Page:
WASHINGTON — President Trump’s re-election campaign and the Republican National Committee said Monday they had raised $212 million in the first three months of 2020, a signal that despite a global pandemic that has put a halt on high-dollar fund-raising events, Mr. Trump’s operation has continued to raise money at a brisk clip.
The campaign and committee said they had raised more than $63 million in March, a month that saw much of the country retreat into quarantine as part of a nationwide effort to mitigate the spread of the coronavirus, and had a combined $240 million in cash on hand. The two groups also said they had raised more than $677 million in total over the re-election cycle, noting that was $270 million more than President Barack Obama’s re-election campaign had raised at the same point in the 2012 campaign cycle.
“Trump and the R.N.C. are on track to have $400 million cash on hand by July 4, an incredibly strong financial position in this political environment,” said Scott W. Reed, a senior political strategist at the U.S. Chamber of Commerce.
The strong quarter for a campaign that has been well-funded from the start served as the latest reminder of the cash advantage that the incumbent president has over former Vice President Joseph R. Biden Jr., the presumptive Democratic nominee. Mr. Biden faces the same headwinds as Mr. Trump when it comes to raising money from big donors at in-person events, but has a huge cash gap he needs to close.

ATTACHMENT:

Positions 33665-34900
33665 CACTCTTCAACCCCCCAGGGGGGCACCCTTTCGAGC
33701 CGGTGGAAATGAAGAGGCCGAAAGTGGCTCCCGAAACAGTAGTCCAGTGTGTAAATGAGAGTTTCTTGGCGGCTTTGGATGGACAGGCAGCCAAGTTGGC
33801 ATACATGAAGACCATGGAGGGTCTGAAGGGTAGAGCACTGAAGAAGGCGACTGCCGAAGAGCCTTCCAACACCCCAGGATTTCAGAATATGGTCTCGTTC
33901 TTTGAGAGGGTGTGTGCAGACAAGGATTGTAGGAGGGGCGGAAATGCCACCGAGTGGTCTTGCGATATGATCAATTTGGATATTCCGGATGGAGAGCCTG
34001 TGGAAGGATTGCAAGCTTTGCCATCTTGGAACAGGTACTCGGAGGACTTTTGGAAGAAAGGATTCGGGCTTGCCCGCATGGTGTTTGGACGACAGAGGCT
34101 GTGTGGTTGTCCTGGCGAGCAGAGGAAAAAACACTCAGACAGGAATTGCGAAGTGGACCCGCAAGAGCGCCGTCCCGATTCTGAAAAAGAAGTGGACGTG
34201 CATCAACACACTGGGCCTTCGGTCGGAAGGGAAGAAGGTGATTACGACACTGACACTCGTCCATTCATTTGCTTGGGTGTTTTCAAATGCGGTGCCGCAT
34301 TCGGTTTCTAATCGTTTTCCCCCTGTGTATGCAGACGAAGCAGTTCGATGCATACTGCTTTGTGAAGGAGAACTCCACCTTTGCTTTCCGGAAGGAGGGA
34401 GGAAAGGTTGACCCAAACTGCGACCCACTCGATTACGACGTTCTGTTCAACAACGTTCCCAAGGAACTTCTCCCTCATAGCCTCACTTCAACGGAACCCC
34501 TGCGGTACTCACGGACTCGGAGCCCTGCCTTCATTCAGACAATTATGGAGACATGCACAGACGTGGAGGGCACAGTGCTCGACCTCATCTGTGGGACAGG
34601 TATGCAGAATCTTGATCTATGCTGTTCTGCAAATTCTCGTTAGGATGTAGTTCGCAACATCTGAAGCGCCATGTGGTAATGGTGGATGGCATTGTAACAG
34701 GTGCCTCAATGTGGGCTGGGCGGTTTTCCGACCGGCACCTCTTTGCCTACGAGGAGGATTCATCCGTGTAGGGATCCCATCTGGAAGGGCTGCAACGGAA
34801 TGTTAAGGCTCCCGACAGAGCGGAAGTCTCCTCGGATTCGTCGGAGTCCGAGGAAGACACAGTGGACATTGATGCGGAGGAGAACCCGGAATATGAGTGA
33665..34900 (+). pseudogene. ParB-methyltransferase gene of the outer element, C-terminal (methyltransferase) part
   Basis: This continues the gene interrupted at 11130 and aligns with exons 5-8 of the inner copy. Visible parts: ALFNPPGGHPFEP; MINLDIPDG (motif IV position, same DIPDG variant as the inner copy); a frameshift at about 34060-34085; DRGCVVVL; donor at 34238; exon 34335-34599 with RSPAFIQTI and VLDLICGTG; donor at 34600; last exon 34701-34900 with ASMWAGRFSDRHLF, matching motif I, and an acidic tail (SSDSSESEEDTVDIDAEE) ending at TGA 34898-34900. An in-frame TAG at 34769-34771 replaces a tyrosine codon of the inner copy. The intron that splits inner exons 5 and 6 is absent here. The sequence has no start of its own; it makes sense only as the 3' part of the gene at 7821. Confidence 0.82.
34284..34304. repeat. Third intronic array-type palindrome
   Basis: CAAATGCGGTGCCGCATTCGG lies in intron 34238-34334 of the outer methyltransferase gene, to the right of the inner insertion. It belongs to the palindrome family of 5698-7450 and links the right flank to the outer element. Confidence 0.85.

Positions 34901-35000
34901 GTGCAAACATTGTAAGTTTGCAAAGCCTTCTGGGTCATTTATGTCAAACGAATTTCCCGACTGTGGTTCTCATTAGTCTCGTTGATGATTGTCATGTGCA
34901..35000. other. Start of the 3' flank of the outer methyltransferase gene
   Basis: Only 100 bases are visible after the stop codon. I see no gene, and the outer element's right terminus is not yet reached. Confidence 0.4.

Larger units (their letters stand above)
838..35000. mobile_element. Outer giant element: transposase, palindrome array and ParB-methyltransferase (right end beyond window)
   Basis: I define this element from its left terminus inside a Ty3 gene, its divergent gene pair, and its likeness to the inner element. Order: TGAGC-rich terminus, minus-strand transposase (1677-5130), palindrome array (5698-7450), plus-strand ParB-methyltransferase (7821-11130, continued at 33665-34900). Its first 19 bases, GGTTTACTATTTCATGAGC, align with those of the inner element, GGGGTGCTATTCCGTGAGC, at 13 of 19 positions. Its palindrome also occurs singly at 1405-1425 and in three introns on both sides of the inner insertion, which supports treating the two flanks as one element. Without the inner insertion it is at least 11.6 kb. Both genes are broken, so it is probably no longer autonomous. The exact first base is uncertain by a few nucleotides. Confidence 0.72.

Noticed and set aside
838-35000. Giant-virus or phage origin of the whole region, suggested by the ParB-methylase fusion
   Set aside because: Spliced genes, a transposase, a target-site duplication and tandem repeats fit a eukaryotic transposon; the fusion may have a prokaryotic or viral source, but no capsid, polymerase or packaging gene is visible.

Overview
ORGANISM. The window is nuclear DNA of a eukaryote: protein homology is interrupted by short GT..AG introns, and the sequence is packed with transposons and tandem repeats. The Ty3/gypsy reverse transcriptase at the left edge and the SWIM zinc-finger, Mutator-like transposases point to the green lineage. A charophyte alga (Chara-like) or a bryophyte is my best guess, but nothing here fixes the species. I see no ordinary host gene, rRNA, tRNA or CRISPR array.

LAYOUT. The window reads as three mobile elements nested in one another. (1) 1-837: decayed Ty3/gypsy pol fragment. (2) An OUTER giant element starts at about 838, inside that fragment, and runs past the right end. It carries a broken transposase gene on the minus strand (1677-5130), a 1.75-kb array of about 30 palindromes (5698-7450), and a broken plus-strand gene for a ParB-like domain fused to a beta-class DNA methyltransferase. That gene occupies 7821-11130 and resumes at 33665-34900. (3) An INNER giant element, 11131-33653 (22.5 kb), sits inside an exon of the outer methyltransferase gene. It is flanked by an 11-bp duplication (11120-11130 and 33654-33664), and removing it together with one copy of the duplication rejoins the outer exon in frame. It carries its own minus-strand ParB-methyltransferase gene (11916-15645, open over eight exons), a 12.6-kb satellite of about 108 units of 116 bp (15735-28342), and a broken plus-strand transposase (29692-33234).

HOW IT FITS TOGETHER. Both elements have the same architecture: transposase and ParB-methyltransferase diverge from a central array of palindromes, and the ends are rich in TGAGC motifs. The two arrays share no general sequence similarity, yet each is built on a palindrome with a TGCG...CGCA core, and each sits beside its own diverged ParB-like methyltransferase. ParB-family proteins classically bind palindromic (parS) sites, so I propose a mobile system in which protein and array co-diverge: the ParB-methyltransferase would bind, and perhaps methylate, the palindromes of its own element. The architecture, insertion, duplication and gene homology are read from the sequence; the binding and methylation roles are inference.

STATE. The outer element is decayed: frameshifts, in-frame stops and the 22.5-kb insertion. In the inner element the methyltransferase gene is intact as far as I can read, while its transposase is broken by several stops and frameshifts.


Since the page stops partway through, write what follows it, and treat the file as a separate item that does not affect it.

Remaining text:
Mr. Biden, who had planned to begin consolidating the party’s big donors behind his campaign just as the virus shut down much of the economy, has not yet released his first quarter fund-raising numbers. But a spokesman said he raised $33 million in the first half of March.
Over the past month, the Trump campaign has had to pull down big-dollar, in-person fund-raising events because of the coronavirus. But it has soldiered forward with its small-donor fund-raising gimmicks, hawking “Keep America Great” hats signed by the president and an Easter sale on merchandise in email solicitations that make little to no mention of the global pandemic.
Some national polls show that trust in Mr. Trump’s leadership through the current health and economic crisis is falling, even among groups that will be critical to his re-election chances, like older voters who supported him in 2016. But Brad Parscale, the Trump campaign manager, credited the crisis with the sustained financial support. “Americans can see President Trump leading this nation through a serious crisis and they are responding with their continued enthusiastic support for his re-election,” he said in a statement.
Ronna McDaniel, chairwoman of the R.N.C., said it was “clear that voters are responding to his bold leadership.”